Sunday, December 28, 2008

Anti-extremist strategy in Lebanon


You may be interested in this end-of-the-year article, Beirut seems to have upper hand against extremists, from Lebanon's Daily Star. And more on Lebanese domestic politics from the Washington Post, here.

Image:
a prosperous street in downtown Beirut.

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Thursday, October 16, 2008

Saladin's hummus?


A couple of weeks ago, a correspondent on MEDIEV-L sent the rest of us a link to this article from the Guardian, which discusses the efforts of the state of Lebanon to prevent Israel from claiming hummus and tabouleh as its own, when by all rights they should be knowledge this traditional dishes of Lebanon. Does this mean that they only want Lebanese produced hummus to be labeled as such? Where would that leave Canadian hummus? (Which is likely produced from Lebanese recipes.)

The article also mentions a legend that Saladin, the famous Muslim leader of the 12th century, invented hummus. Now that's what I call ridiculous. Some man invented hummus? I assert with complete confidence that the dish was invented by two women working together, probably grandmother and granddaughter, some time well before the first wall was raised around Jericho. Where they were when they did it, I'm not saying.

Image: A Greek version of hummus with tahini, just to complicate things.

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Saturday, June 28, 2008

The state of Canada

In the summer of 2006, when Lebanon was being bombed by Israel, those who could get out, did. Among them were a large number of Canadian citizens of Lebanese background. I sat beside some on the plane across the Atlantic -- as I was returning from Latvia at the time. This experience increased my anger with the Prime Minister's lack of concern about this illegal and inhumane bombing campaign and its effect on people he is responsible for and to.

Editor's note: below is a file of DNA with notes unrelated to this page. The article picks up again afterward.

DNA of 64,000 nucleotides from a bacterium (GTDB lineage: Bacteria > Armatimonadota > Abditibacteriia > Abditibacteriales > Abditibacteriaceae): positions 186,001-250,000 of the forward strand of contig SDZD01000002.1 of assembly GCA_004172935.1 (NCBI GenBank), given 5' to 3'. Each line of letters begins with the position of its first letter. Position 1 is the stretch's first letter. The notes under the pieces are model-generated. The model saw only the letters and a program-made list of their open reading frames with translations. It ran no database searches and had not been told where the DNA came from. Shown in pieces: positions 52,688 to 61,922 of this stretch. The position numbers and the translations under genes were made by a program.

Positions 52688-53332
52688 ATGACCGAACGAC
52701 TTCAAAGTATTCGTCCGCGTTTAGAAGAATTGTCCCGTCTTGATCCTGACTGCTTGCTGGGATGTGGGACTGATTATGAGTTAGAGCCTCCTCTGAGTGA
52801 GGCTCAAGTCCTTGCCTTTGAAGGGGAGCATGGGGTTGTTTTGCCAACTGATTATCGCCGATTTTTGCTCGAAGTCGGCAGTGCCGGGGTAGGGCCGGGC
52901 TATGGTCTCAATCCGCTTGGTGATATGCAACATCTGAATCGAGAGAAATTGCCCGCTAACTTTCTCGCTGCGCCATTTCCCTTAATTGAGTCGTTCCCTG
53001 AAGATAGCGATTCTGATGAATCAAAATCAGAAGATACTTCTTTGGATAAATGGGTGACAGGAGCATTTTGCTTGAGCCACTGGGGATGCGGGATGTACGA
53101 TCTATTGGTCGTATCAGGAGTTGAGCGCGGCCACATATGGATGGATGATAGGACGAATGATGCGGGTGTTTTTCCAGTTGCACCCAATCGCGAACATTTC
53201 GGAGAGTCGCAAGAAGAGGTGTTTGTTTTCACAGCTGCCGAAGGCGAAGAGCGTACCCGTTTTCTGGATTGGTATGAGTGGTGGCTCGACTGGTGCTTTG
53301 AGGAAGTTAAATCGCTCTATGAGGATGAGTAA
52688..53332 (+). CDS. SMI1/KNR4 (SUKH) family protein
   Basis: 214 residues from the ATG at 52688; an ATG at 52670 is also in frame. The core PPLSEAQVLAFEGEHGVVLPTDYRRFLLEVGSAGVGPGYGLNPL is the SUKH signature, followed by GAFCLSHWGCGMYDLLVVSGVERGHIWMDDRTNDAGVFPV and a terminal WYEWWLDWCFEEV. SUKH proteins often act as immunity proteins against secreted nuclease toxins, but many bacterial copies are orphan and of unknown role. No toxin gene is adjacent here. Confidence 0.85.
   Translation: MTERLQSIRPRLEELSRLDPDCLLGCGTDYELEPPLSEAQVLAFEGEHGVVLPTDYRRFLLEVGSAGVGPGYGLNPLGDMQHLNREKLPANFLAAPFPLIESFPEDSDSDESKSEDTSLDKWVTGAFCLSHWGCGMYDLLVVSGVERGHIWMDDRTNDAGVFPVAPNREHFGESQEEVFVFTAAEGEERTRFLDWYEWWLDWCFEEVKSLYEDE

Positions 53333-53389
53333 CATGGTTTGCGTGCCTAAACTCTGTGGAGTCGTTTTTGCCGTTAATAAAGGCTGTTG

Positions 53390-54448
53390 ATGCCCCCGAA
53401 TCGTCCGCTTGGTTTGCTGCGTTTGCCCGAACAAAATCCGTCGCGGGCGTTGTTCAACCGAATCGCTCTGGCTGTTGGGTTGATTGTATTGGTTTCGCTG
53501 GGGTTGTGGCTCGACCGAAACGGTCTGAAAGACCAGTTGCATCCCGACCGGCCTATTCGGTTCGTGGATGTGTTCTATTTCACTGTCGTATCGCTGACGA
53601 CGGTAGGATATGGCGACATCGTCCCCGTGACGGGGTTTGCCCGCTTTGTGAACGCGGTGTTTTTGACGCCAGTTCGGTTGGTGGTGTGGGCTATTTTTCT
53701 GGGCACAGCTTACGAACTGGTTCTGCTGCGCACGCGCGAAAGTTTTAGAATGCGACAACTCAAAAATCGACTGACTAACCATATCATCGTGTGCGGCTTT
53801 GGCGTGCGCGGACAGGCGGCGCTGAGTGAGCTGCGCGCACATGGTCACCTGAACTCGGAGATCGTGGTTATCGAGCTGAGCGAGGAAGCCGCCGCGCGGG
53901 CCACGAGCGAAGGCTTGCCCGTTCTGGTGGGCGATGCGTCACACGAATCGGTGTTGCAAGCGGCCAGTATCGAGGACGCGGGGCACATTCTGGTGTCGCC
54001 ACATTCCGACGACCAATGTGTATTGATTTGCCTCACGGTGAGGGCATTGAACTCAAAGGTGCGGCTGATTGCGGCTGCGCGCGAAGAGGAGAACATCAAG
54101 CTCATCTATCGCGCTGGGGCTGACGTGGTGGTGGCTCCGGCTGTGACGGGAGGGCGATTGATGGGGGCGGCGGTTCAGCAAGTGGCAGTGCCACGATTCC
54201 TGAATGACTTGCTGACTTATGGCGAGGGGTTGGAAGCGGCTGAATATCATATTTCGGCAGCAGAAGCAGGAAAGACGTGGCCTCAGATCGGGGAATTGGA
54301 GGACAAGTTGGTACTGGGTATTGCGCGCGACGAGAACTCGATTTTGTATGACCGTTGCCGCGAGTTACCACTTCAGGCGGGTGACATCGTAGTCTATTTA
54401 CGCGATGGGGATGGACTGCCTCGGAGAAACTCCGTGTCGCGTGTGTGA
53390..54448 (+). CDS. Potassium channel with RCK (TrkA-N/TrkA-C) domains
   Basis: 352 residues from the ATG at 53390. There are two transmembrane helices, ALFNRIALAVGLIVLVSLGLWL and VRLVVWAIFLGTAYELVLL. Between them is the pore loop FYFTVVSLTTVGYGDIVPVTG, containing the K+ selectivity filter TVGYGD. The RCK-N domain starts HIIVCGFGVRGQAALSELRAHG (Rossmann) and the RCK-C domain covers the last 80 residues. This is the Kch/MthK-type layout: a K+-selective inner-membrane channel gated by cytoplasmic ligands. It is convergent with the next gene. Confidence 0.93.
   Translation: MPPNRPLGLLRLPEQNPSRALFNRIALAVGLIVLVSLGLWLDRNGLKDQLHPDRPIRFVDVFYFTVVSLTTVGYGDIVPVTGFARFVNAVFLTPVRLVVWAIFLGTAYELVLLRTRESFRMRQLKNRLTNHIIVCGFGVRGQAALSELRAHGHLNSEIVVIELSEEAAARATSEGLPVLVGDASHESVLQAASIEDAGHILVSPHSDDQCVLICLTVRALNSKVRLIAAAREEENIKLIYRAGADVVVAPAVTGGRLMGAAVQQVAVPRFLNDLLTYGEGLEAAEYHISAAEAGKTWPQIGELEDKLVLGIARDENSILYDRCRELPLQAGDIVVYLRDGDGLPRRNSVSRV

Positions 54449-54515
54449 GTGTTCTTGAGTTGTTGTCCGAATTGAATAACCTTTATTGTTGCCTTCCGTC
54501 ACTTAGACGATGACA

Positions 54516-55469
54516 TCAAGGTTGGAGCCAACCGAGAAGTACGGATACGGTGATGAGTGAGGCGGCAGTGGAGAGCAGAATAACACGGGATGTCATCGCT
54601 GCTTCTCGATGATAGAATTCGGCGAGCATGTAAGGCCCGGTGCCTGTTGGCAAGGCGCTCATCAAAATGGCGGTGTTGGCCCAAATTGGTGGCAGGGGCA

Imagine my astonishment, then, when I was exposed on my return to loud complaints about these refugees when some of them -- I heard -- complained about the lack of response of their government to their urgent plight. It was strongly implied by some people that these were not real Canadians just holders of "passports of convenience." Others expressed the sentiment of "what do you expect, going to live in such a dangerous place?"

As an immigrant myself married to another immigrant, my perspective is quite a bit different, as you can imagine. That incident opens a whole raft load of issues; but at the moment I'd like to raise just one. What kind of country, I ask, is it that does not have a significant number of its citizens living and working elsewhere?

I don't really have to answer that question, because Canada is not an isolated country of that sort. Today, in the lead up to Canada Day on the first, the Globe and Mail is running a series of articles on the state of Canada and its place in the world. It is quite an amazing article and I recommend that you read it all. I will be back Monday for more. Today's installment, by Michael Valpy, has a lot to say about this issue of what makes a real Canadian. Not everyone will agree with this perspective, but it corresponds to many aspects of my own experience.

Here's what caught my eye in the article, with particular passages of importance bolded:
... Canada ... has arrived at multiculturalism Mark II and a generation of new adults who have moved decisively beyond nationalism to embrace a kind of transcendent planetary supranationalism. We are becoming the land of global citizens, by all accounts galloping out ahead of other advanced democracies.

It appears to be occurring within a broad consensus.

University of Montreal political philosopher Daniel Marc Weinstock, who studies globalizing cultures, says there is little evidence to suggest it is causing Canada problems. A recent Environics poll found nearly 70 per cent of respondents thought it was a positive thing for Canada's image that three million Canadians live outside the country.